Even if your manager is your friend, make sure that you get a formal contract, that you’re both happy with and agree on. Of course, things might change with time, but this will give you a great ground to building a good manager-artist relationship.
It is absolutely fine and even recommended to test the water first and work with the manager a little before you start working together so you can make sure that you get along, and that he / she really help you promote yourself. But, after you feel sure about a manager, it’s really recommended to get the contract done.
How Should An Artist-Manager Contract Look Like?
A contract is a vital element in a good artist-manager relationship. It should be clear and concise. It should also be written in a way that emphasizes the importance of transparency and trust between both sides.
The contract should be written in a way that is understandable for both parties.
There are many obligations for both the artist and the manager, so it is important to have a contract that outlines what each party needs to do. If there are any discrepancies, the contract can be renegotiated to better suit both parties’ needs.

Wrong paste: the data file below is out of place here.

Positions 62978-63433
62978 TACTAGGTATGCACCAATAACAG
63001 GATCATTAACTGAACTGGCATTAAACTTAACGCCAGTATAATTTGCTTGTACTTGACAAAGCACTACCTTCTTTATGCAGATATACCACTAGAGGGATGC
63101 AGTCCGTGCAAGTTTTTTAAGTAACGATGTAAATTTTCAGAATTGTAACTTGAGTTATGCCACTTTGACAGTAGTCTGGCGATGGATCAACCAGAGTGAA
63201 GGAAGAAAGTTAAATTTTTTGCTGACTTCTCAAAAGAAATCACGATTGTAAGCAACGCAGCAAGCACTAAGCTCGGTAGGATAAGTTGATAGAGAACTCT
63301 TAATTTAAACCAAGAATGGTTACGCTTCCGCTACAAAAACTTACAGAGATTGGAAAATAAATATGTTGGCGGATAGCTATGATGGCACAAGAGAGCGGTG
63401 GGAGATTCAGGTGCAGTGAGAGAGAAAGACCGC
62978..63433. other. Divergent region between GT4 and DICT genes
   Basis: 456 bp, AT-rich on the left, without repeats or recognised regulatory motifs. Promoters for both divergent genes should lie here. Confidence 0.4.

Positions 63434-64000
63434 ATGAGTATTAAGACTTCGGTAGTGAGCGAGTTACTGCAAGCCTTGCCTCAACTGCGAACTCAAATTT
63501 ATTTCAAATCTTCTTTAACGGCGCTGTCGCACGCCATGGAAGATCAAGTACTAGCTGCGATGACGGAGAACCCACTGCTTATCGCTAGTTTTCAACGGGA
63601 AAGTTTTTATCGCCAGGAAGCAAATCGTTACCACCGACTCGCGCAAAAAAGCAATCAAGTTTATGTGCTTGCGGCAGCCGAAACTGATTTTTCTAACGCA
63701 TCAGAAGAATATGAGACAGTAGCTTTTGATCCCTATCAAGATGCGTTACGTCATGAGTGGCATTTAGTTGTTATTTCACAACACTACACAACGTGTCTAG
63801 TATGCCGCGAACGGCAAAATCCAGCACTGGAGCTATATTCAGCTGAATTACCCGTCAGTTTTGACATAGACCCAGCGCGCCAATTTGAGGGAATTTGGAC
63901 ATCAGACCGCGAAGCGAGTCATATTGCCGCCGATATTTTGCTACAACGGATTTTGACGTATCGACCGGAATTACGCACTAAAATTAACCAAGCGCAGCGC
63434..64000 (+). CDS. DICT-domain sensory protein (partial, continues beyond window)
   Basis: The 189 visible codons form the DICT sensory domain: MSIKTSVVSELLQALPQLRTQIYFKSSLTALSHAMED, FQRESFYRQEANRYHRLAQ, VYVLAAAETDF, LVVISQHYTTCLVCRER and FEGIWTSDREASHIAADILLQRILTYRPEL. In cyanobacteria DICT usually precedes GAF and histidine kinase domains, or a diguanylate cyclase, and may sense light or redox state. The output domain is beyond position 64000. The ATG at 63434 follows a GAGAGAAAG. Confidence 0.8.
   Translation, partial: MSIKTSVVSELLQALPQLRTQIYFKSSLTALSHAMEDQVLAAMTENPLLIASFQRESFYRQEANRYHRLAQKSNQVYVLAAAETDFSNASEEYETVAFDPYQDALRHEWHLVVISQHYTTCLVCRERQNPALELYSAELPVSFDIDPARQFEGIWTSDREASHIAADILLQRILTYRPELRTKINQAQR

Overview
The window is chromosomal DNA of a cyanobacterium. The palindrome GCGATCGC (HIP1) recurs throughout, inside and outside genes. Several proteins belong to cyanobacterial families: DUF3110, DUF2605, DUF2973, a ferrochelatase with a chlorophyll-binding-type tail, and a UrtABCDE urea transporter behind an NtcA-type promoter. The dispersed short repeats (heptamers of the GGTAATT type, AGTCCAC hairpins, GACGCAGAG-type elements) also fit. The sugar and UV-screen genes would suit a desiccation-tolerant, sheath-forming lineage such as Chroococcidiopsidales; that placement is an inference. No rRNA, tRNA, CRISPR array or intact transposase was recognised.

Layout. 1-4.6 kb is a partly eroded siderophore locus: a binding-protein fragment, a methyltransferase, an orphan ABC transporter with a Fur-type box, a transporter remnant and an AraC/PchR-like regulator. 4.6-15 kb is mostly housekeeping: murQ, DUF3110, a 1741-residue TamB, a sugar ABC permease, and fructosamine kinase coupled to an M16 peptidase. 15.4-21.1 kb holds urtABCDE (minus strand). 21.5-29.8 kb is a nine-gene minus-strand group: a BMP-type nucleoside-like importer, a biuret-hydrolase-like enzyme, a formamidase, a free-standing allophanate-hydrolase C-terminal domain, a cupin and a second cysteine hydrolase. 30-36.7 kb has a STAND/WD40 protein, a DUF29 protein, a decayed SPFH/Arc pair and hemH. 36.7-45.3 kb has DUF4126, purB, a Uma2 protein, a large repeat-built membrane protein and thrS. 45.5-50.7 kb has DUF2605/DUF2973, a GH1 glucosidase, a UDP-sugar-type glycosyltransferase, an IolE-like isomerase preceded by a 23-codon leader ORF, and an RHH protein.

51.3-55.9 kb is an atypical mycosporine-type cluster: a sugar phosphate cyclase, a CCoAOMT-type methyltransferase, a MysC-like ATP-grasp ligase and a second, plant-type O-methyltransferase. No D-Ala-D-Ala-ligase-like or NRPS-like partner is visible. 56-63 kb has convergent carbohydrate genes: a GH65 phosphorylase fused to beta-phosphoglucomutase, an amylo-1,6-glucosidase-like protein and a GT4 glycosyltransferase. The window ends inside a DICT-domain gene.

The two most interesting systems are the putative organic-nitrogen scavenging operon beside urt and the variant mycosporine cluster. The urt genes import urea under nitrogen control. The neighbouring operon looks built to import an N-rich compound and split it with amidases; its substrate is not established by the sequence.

It should also specify what is the manager’s cut percentage, what expenses are on the manager’s side, and what expenses are on the artist’s side. And other important things such as what happens in case one of the sides wants to end the relationship, and what happens if the artist gets a record deal.
This way, everyone is aware of what they can expect from this partnership, and there is a safety net that makes sure that everyone are happy, and can get you through hard times.
Is A Record Label A Replacement For A Manager?
A Record Label is not a replacement for a musical manager. Record Labels are in charge of the promotion and marketing of the artist’s music in order to get more listeners. A Record Label will also ensure that the artist can get royalties when their creations are used by other artists or companies.